It’s just about here: the holiday season, New Years, time off with family, parties, potential bonuses and, of course, some cold weather! For those in leadership, it also means renewals, budgeting, year-end closes, pipeline analysis, and time with your management team for annual planning. So, how do you most effectively plan for the new year?
Stay on the Path Despite Rough Terrain
Success in business is deeply rooted in adaptability. Leaders are pretty good at setting long- term goals and we usually can envision how to get there. It’s important we to paint that picture for others. But, we also must acknowledge the fact that the path to get there is never straight. Staying ahead of our competition requires a high degree of agility and adaptability.
Encourage Fresh Ideas and Perspectives
It is natural for many leaders to try and drive directly to answers. We are impatient people who seek absolutes and seek them quickly. However, when we do that, we cheat ourselves out of analyzing our underlying assumptions; and we cheat the people around us from having an opinion, and unintentionally create defensive posturing. Probing with open-ended questions allows for everyone’s ideas, opinions, and perspectives to be expressed.
Let Key Questions Lead to More Questions
Use a few key questions to start your planning sessions – and then ask more. A great way to get things started is to institute a questions rule. Meaning that, as you go through answers, others can only ask open-ended questions in response. Really peel things back. For example, where and how should the business be adapting? What are the three most important accomplishments for the next year that will drive you closest to your long-term goals? What market influences are there today that were not there yesterday; and, what might become a driving influence tomorrow? How are your culture and employees poised to adapt?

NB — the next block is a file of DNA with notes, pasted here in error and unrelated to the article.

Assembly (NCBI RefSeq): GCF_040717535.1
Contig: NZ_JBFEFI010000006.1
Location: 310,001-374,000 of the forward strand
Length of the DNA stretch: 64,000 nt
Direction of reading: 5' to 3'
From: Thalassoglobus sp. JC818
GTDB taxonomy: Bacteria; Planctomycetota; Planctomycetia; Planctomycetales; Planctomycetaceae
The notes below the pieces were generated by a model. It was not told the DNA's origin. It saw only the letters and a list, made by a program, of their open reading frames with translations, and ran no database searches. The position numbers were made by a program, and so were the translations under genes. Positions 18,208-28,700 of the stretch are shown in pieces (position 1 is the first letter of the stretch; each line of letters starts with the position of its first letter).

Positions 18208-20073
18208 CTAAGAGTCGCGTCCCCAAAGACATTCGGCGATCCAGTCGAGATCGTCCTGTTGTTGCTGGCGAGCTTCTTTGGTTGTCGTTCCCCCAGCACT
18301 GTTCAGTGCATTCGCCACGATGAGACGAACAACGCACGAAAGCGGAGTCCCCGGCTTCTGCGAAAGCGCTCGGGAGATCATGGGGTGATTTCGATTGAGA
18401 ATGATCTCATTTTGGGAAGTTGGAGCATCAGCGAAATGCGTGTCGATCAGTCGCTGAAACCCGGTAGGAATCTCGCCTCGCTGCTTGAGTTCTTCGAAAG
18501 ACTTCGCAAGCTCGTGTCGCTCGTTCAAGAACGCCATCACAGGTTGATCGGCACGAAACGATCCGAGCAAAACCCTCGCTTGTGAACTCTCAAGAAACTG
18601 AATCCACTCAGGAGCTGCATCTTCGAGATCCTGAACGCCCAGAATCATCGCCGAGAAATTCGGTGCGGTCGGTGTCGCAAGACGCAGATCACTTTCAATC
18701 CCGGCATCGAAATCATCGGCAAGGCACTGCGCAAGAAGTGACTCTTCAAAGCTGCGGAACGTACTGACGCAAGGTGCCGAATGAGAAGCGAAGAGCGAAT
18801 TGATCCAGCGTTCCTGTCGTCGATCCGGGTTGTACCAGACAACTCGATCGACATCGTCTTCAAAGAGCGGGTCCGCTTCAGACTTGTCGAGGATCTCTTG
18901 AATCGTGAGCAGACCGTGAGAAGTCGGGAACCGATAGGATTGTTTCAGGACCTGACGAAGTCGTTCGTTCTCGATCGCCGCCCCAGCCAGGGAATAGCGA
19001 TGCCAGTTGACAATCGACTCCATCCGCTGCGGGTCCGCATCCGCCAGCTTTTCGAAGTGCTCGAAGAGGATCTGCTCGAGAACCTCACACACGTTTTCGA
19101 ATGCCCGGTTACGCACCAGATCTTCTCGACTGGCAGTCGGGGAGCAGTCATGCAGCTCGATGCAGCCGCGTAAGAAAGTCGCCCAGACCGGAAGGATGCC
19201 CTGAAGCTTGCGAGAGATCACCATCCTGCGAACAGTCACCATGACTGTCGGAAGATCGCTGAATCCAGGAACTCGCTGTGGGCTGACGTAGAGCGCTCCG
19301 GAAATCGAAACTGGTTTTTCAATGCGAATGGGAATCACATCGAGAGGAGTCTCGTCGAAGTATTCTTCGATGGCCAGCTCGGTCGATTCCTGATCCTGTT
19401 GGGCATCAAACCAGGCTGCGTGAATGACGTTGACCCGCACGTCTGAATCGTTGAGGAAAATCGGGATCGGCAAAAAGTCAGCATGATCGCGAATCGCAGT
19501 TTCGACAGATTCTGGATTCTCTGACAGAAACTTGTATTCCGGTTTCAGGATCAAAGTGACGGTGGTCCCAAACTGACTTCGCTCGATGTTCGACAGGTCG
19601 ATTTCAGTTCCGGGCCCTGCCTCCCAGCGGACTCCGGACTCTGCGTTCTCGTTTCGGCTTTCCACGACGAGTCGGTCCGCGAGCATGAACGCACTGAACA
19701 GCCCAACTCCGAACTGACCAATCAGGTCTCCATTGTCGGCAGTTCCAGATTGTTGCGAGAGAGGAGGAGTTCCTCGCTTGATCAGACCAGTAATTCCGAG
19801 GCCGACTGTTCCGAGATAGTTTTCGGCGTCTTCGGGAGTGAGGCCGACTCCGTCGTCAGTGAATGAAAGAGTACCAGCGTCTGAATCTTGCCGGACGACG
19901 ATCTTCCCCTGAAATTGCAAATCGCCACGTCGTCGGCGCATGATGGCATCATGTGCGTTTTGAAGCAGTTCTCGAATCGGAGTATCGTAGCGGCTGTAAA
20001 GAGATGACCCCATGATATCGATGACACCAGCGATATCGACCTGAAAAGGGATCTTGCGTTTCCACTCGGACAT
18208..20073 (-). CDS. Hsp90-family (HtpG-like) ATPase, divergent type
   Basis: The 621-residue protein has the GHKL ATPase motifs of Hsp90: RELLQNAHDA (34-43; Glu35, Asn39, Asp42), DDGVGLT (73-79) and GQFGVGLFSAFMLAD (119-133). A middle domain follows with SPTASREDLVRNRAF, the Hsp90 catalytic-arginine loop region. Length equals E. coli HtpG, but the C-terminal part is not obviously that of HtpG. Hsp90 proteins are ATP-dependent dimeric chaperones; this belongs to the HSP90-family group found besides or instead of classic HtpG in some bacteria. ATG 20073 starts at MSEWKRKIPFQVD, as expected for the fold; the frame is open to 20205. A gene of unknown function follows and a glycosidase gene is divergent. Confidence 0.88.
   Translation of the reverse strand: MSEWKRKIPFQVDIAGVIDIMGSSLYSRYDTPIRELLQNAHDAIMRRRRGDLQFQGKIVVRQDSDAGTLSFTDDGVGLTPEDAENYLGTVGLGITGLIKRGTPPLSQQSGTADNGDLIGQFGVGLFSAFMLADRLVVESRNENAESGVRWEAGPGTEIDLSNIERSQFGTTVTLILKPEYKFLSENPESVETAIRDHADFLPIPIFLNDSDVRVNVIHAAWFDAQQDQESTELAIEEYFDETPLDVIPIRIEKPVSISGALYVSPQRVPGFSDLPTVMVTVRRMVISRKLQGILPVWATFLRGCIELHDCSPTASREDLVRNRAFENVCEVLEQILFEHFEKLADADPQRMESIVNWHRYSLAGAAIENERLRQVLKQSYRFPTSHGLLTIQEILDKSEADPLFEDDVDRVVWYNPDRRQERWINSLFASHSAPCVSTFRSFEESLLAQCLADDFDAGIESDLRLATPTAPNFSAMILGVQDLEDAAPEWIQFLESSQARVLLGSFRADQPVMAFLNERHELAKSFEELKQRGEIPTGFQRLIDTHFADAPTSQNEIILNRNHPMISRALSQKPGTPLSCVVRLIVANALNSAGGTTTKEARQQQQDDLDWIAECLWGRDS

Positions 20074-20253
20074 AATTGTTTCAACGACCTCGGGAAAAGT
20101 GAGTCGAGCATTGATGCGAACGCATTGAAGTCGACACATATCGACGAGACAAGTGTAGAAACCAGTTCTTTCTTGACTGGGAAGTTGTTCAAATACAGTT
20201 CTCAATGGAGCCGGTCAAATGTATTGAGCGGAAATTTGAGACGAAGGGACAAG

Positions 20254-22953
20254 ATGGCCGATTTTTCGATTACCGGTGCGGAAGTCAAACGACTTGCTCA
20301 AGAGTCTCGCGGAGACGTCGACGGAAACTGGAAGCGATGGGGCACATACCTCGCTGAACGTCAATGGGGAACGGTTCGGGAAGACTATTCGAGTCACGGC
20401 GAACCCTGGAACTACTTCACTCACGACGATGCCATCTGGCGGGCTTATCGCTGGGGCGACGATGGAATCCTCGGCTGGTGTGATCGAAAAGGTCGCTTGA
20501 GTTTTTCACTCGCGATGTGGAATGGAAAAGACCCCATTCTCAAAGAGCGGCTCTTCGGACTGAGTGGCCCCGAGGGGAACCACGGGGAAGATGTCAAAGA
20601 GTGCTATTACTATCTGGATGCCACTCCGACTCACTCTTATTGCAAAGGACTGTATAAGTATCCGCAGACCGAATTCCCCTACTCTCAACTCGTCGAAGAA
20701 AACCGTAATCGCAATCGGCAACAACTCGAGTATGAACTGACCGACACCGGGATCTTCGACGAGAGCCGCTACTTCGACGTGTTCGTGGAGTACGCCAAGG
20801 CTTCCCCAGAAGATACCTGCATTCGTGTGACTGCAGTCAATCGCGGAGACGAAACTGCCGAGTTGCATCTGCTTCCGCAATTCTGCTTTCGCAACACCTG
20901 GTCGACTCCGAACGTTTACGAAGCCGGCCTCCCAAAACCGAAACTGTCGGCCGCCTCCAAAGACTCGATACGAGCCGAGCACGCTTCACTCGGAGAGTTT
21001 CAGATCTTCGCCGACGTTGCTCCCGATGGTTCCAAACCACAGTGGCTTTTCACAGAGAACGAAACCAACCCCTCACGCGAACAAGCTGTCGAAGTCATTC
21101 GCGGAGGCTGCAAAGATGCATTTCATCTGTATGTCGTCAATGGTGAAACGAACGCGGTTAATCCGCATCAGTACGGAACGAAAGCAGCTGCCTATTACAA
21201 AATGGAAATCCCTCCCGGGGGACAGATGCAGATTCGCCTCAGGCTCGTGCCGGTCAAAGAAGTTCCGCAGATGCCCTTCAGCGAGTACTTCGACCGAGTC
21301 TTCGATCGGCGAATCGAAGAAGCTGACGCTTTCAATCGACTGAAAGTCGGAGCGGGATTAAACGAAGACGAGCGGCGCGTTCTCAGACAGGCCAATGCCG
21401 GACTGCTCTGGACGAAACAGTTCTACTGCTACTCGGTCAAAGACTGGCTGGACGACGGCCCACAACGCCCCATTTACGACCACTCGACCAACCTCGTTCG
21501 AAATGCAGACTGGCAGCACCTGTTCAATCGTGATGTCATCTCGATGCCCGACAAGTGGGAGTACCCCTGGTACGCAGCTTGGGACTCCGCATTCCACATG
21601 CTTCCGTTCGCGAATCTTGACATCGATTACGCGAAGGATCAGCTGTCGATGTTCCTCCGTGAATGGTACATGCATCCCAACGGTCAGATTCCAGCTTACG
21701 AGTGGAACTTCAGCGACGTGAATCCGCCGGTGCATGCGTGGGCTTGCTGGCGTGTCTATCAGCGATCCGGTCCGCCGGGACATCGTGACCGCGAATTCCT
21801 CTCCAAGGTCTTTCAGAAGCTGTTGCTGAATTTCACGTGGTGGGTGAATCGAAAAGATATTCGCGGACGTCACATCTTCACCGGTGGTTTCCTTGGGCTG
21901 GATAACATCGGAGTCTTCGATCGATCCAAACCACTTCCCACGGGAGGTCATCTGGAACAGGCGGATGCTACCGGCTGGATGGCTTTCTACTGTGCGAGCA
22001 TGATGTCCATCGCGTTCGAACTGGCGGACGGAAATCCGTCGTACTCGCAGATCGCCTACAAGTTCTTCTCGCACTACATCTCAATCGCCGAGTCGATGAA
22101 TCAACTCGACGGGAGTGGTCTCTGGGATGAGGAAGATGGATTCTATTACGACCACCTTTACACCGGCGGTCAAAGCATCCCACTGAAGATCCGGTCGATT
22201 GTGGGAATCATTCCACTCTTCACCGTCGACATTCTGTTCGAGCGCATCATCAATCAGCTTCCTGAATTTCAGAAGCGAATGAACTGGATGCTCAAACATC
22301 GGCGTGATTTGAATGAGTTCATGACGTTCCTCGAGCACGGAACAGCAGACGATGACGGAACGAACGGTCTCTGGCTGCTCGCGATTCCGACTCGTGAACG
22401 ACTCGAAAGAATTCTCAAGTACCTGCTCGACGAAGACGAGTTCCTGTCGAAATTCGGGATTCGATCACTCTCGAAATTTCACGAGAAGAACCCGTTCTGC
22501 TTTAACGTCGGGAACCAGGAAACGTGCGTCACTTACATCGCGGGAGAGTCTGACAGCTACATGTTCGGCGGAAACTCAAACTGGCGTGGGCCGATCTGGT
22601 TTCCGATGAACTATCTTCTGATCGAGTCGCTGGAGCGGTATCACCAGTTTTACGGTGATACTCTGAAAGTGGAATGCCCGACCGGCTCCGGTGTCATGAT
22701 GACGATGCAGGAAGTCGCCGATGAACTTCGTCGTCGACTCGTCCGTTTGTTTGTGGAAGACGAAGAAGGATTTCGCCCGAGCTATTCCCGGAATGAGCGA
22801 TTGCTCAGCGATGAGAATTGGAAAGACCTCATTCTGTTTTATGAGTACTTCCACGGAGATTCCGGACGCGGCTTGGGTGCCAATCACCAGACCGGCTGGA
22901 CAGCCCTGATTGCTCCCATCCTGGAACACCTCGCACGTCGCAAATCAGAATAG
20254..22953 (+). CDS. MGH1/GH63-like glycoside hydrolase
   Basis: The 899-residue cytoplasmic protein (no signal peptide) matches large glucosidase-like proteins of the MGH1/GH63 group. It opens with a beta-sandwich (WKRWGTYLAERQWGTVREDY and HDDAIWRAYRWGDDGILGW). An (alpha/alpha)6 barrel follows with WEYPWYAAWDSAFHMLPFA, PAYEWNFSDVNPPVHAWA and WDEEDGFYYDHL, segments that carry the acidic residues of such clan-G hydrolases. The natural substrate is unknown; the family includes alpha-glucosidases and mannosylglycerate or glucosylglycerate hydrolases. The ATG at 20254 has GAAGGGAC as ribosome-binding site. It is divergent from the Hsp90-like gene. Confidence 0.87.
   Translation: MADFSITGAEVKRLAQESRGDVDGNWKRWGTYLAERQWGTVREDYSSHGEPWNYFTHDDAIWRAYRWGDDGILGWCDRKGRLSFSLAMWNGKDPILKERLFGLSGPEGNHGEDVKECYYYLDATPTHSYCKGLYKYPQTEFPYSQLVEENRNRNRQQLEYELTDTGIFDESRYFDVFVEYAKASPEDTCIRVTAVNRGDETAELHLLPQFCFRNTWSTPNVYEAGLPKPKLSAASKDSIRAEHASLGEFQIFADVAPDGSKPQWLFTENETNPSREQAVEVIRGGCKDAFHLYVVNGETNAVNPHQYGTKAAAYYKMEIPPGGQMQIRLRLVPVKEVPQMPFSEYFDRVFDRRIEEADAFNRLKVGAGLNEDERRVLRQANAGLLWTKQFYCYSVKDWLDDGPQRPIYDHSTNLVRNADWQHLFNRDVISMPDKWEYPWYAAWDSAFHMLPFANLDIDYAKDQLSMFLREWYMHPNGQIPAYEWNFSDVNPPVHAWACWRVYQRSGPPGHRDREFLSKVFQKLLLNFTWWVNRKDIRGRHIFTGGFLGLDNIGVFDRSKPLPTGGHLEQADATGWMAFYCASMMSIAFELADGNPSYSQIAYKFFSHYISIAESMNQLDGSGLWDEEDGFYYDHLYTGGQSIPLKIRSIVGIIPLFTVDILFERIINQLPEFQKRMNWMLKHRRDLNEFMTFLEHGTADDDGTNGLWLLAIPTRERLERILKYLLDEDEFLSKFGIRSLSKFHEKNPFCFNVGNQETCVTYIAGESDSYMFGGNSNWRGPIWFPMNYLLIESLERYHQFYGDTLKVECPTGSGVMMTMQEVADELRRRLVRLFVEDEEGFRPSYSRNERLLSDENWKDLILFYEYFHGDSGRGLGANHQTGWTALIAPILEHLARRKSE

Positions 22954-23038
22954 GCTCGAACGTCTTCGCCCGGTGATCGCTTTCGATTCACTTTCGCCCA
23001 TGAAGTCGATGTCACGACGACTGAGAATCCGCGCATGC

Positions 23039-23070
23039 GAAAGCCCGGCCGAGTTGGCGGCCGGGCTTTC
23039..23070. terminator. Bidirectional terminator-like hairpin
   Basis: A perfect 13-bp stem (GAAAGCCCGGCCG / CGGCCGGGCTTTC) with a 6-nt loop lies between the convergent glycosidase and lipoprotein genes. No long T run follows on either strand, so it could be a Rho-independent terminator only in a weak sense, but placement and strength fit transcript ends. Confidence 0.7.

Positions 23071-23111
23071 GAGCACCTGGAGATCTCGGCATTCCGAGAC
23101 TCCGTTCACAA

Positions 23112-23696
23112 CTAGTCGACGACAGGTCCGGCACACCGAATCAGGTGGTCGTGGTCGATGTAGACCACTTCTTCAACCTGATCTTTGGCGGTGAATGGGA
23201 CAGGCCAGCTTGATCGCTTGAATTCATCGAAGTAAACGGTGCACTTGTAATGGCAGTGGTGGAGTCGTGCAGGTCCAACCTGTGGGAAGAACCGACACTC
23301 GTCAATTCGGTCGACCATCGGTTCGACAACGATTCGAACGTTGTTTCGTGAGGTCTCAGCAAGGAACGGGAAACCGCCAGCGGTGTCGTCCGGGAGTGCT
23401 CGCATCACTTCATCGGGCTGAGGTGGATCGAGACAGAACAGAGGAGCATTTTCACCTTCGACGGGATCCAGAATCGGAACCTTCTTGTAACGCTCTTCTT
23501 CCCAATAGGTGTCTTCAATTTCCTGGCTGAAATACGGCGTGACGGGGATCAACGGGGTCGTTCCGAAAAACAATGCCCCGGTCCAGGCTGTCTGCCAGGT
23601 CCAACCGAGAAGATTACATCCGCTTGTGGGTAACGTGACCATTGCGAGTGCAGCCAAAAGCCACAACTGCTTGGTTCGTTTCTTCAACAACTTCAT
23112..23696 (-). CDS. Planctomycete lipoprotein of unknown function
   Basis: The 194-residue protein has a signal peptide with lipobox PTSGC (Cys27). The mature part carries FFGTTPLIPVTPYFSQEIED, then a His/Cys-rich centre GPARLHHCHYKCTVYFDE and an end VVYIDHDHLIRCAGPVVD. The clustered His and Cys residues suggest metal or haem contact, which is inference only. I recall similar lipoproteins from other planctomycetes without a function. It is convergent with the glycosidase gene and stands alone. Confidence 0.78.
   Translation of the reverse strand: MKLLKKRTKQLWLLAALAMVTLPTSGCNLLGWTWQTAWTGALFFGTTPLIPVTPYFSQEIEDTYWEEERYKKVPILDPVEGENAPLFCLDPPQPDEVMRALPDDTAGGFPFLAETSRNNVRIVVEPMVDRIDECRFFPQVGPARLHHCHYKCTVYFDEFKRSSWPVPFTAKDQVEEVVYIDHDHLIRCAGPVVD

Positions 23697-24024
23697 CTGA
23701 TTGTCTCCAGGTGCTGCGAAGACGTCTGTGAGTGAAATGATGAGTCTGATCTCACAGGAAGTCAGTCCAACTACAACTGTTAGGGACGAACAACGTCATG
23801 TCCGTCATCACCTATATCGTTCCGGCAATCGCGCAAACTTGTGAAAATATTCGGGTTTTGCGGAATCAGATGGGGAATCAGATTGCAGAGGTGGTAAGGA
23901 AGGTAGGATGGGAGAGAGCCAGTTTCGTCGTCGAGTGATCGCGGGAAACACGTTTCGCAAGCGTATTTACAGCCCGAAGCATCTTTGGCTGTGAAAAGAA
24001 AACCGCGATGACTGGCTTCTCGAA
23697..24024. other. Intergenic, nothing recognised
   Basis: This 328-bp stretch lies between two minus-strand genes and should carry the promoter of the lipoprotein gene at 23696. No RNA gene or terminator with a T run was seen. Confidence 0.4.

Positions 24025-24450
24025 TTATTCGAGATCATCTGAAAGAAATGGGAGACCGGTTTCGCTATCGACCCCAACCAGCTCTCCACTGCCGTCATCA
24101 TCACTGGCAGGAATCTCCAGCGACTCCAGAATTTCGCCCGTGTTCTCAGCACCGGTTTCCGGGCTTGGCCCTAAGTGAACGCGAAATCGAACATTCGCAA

Success Comes From the Team, not an Individual
Be inclusive in your search for answers during the entire planning process. Think about your current leaders, your future leaders, and those critical thinkers you want to include in strategizing. Do not let your chain of command dictate inclusion; use your intuition and go with those who will provide the diversity in perspective you need to drive the best results. Those you tap for important activities like this will receive your message
loud and clear – that they are important to you and you want to know what they have to say. Let everyone, especially the introverts have time to think. Give key questions ahead of time. Let people take time to be thoughtful and consider possibilities before your discussion. Even consider getting answers beforehand, to ensure truth is not drowned out in discussion.
Stay Focused and Re-evaluate Throughout the Year
Business planning is oftentimes an overly formalized event dictated by hierarchy and resulting in spreadsheet-based plans with lofty revenue goals with little follow up. The effectiveness of such meetings is low and they fail to answer critical questions around how you become most competitive within your business environment today. Question how your organization will adapt. Come up with specific goals and objectives. Track your progress and re-evaluate throughout the year to insure your success.